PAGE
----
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Arthur Schnitzler in Great Britain

An Examination of Power and Translation

An examination of Austrian writer Arthur Schnitzler’s reception in Great Britain.
 
The “amoral voice” of fin-de-siècle Vienna, Arthur Schnitzler (1862–1931) was one of the major figures of European modernist literature. Throughout his lifetime and after his death, his writing enjoyed substantial domestic and international success, yet the arrival of his dramatic works in Great Britain was plagued by false starts, short runs, and inconsistencies. Only with Tom Stoppard’s adaptations of Das weite Land and Liebelei, as Undiscovered Country and Dalliance respectively, were Schnitzler’s plays finally produced at the National Theatre.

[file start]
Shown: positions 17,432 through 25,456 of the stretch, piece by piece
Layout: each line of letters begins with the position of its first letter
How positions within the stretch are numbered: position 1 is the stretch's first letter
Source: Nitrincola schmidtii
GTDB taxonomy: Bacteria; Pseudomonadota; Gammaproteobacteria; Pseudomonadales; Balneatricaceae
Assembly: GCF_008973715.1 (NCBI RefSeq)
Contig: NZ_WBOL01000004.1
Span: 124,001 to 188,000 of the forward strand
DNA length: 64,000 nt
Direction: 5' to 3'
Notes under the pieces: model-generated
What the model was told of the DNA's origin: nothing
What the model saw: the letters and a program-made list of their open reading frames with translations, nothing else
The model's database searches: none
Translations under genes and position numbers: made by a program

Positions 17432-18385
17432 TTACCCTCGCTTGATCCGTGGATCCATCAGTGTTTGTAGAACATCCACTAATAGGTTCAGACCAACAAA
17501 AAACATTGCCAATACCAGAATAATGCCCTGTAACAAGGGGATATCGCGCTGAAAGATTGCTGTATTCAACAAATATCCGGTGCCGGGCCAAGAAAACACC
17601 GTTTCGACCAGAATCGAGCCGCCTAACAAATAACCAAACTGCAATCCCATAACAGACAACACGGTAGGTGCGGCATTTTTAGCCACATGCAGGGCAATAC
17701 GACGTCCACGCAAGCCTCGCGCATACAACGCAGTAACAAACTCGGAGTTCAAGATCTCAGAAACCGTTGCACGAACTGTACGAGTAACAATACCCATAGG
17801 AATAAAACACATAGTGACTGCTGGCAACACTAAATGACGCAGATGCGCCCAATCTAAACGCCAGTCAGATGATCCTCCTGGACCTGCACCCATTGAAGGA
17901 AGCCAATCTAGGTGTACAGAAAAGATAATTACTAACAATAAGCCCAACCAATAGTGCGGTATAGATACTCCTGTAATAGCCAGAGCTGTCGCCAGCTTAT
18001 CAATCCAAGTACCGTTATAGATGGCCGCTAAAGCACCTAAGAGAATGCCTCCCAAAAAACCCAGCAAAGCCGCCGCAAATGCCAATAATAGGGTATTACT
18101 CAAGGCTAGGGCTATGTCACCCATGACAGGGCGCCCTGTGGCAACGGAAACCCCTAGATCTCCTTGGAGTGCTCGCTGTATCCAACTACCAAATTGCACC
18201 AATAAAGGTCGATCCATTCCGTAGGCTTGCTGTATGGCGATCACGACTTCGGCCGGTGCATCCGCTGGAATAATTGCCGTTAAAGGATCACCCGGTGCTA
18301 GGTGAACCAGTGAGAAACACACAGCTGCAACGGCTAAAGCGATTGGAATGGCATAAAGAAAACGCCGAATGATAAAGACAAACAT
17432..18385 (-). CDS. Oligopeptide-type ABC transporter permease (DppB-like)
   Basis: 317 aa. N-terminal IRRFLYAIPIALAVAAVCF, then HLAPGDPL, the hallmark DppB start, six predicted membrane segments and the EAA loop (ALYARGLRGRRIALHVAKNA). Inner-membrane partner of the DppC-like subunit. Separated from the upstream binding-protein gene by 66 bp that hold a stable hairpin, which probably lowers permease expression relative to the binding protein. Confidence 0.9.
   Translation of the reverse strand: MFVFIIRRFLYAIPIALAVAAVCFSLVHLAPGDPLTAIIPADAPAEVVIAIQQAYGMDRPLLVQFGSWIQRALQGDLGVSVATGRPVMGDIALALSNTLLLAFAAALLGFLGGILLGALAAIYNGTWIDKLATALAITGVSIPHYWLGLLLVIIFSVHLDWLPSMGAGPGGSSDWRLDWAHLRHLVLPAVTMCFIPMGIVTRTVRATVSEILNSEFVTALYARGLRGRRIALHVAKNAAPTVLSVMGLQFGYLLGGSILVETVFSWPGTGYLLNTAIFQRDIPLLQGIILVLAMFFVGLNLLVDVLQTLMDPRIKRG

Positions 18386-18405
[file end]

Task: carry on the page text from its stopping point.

This fascinating book studies the history of Schnitzler’s reception in Great Britain to unearth evidence of power in transcultural and translingual migrations. Surveying the field from the end of the nineteenth century to the present day, Nicole Robertson’s analysis of published translations, critical reviews, correspondence, and unpublished drafts provides expansive insight into the process of translating from page to stage. This book presents exhaustive and detailed scholarship on a fascinating, if far from smooth, journey, raising fundamental questions about the nature of authorship.

225 pages | 9 3/4 x 9 3/4

Literature and Literary Criticism: Germanic Languages


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Table of Contents

Acknowledgments
Note on Referencing

Introduction

1. Liebelei in London

2. Controlling the Posthumous Legacy

3. Performing Schnitzler through Stoppard

4. Reigen: Contagion and Identity

Conclusion

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